O’Brien Is ‘Very Confident’ No One At NSC Leaked Details Of Bolton’s Book

New national security advisor Robert O'Brien speaks with US Presdent Donlad Trump (not shown) on September 18, 2019 at Los Angeles International Airport in Los Angeles, California. - Last week, Trump abruptly fired J... New national security advisor Robert O'Brien speaks with US Presdent Donlad Trump (not shown) on September 18, 2019 at Los Angeles International Airport in Los Angeles, California. - Last week, Trump abruptly fired John Bolton, a vigorous proponent of using US military force abroad and one of the main hawks in the administration on Iran. O'Brien has until now served as Trump's envoy for situations involving US hostages abroad. He comes into the new job with backing from Secretary of State Mike Pompeo and senior Republicans in Congress. (Photo by Nicholas Kamm / AFP) (Photo credit should read NICHOLAS KAMM/AFP via Getty Images) MORE LESS
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February 2, 2020 1:35 p.m.
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National security adviser Robert O’Brien doubted that anyone at the NSC is responsible for details in John Bolton’s book leaking out during an interview on CBS’ “Face the Nation” Sunday morning.

When CBS’ Margaret Brennan asked about the White House’s effort to block parts of his predecessor Bolton’s book and the NSC’s insistence that the book contains significant amounts of classified material — which Bolton’s lawyers have denied — O’Brien didn’t directly address whether he has reviewed the book personally.

“So here’s the thing, the book is — I want to be very careful about talking about this because it could end up in judicial proceedings or litigation,” O’Brien said.

Brennan then pressed O’Brien on whether this means that the White House is prepared to block the release of Bolton’s book.

“Well here’s the thing: when Ambassador Bolton came in or when I came in and you’re read into sensitive, compartmented, classified programs and you see classified documents and you’re involved in meetings where state secrets are discussed, you sign a document, a nondisclosure agreement saying that you won’t disclose that material,” O’Brien said. “If you want to write a book afterwards or you want to give a speech or publish an article, you have to put that through the review process. And there are career professionals who go through the manuscript and, very carefully, and determine whether there’s classified material.”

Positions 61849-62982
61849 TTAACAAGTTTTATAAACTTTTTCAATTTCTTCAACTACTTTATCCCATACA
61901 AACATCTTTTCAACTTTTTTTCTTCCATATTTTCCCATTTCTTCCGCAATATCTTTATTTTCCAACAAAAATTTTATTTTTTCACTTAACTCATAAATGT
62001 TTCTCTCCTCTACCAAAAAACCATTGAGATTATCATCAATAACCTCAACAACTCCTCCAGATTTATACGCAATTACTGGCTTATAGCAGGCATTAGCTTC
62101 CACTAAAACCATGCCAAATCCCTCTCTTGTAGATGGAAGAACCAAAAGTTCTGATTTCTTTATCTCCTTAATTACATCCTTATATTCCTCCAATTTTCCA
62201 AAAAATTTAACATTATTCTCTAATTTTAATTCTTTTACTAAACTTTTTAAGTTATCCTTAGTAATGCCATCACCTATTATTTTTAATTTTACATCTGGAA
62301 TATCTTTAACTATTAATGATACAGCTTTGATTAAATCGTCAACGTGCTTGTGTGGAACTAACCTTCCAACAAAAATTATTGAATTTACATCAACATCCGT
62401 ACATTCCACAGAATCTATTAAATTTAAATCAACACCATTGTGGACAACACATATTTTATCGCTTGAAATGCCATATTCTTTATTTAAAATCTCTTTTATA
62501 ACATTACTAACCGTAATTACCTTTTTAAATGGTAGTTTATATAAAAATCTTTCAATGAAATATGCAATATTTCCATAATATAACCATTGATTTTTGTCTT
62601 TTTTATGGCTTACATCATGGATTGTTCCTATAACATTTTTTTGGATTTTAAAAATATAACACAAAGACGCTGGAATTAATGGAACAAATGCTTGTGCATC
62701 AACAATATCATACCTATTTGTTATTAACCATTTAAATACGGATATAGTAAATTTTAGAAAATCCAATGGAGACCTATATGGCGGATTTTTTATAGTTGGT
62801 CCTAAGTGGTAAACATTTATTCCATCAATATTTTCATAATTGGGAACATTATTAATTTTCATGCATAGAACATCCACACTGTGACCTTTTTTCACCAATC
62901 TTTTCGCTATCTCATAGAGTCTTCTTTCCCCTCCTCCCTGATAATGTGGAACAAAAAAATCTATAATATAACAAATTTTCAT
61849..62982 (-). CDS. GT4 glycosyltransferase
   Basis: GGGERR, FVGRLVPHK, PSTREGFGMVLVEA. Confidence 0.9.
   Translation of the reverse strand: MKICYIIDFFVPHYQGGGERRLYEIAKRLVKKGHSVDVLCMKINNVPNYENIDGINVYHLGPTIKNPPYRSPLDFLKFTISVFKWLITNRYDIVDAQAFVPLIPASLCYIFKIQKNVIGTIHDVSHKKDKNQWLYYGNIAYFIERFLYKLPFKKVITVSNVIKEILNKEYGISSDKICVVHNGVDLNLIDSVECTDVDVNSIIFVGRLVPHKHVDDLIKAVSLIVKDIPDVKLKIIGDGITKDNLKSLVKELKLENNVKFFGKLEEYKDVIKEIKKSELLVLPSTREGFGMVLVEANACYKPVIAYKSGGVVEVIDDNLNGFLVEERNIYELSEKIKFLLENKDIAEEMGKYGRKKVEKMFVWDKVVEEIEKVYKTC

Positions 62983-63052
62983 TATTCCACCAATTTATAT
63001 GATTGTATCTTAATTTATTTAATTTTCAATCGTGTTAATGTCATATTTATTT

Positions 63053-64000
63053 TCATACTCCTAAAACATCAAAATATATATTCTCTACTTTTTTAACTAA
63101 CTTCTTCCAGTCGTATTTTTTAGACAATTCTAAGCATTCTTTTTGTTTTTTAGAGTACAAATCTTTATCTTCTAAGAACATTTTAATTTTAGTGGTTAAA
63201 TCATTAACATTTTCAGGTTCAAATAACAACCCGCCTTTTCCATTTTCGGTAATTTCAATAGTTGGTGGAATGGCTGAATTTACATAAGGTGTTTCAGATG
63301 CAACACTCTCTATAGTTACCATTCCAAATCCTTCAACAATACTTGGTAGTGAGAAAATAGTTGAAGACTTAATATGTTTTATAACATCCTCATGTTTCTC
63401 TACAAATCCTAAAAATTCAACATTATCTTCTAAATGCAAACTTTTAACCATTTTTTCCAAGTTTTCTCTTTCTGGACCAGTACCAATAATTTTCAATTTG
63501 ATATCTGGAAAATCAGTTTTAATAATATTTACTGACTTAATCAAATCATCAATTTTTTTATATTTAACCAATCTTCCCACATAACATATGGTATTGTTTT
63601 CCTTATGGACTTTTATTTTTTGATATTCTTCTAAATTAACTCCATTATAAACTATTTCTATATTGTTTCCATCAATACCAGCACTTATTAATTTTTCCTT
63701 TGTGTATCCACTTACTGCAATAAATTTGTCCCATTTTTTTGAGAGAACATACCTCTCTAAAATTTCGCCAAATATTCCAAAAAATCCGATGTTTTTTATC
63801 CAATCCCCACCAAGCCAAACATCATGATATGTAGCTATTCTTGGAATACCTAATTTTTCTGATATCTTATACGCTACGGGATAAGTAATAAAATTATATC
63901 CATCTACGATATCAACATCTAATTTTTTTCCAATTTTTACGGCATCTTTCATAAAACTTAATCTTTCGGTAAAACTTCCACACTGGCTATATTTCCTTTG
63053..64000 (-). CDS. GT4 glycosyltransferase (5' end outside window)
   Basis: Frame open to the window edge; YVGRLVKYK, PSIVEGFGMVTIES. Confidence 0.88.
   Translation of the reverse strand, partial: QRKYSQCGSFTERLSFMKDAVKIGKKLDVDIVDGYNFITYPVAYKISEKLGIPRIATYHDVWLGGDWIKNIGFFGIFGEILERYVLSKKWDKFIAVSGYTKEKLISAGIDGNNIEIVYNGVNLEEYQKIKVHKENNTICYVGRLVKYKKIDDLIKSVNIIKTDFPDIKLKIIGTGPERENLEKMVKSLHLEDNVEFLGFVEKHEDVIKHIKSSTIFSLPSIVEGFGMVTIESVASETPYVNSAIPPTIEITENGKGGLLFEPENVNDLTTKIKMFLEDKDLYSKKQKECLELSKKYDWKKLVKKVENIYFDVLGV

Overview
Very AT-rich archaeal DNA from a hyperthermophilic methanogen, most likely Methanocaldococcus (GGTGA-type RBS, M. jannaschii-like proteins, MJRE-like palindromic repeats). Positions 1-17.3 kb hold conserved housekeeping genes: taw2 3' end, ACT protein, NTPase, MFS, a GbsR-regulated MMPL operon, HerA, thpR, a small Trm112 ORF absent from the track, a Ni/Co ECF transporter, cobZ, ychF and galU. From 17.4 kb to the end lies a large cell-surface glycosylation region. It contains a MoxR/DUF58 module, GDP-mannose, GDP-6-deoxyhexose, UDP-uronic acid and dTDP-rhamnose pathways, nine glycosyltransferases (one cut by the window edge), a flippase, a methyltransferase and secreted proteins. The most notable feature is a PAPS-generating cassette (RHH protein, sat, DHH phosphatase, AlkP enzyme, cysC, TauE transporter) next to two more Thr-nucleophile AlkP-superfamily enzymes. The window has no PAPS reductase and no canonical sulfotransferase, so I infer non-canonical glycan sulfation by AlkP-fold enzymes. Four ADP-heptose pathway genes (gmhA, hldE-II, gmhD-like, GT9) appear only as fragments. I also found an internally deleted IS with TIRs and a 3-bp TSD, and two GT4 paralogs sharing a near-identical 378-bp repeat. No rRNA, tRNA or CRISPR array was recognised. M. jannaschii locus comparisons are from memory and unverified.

O’Brien added that said career professionals “have been in touch with Ambassador Bolton’s lawyer and they’ll continue to be in touch,” before he clarified that they’ve been in touch since the NSC’s letter this week but that the NSC needs to “make sure that state secrets and important classified information that could jeopardize American lives are not released.”

When Brennan asked if anyone in the NSC leaked details of Bolton’s book — which include the claim that President Trump directed Bolton to help Rudy Giuliani pressure the Ukrainian government into digging up false allegations against his political rivals — O’Brien said that he’s “very confident” that no one at the NSC leaked it and that he has asked members of the NSC about it.

Asked if anyone on the NSC can verify what Bolton has alleged in his book, and whether Bolton “memorialized these conversations he says he witnessed between the President and others telling him to get involved with Giuliani,” O’Brien responded that he thinks the kind of notes Bolton possibly took is “something that’s going to be investigated.”

O’Brien then pointed to denials by Trump, Attorney General Bill Barr and Secretary of State Mike Pompeo regarding Bolton’s allegations that Trump directed him to call Ukrainian President Volodymyr Zelensky.

“And so, look, it’s always disappointing when someone who has access to the most confidential, close information, a close relationship with the President, decides to leave the White House and do a tell all-book,” O’Brien said. “Look, if someone has political differences, that’s fine. We’ve got to be careful about the classified information.”

Watch O’Brien’s remarks below:

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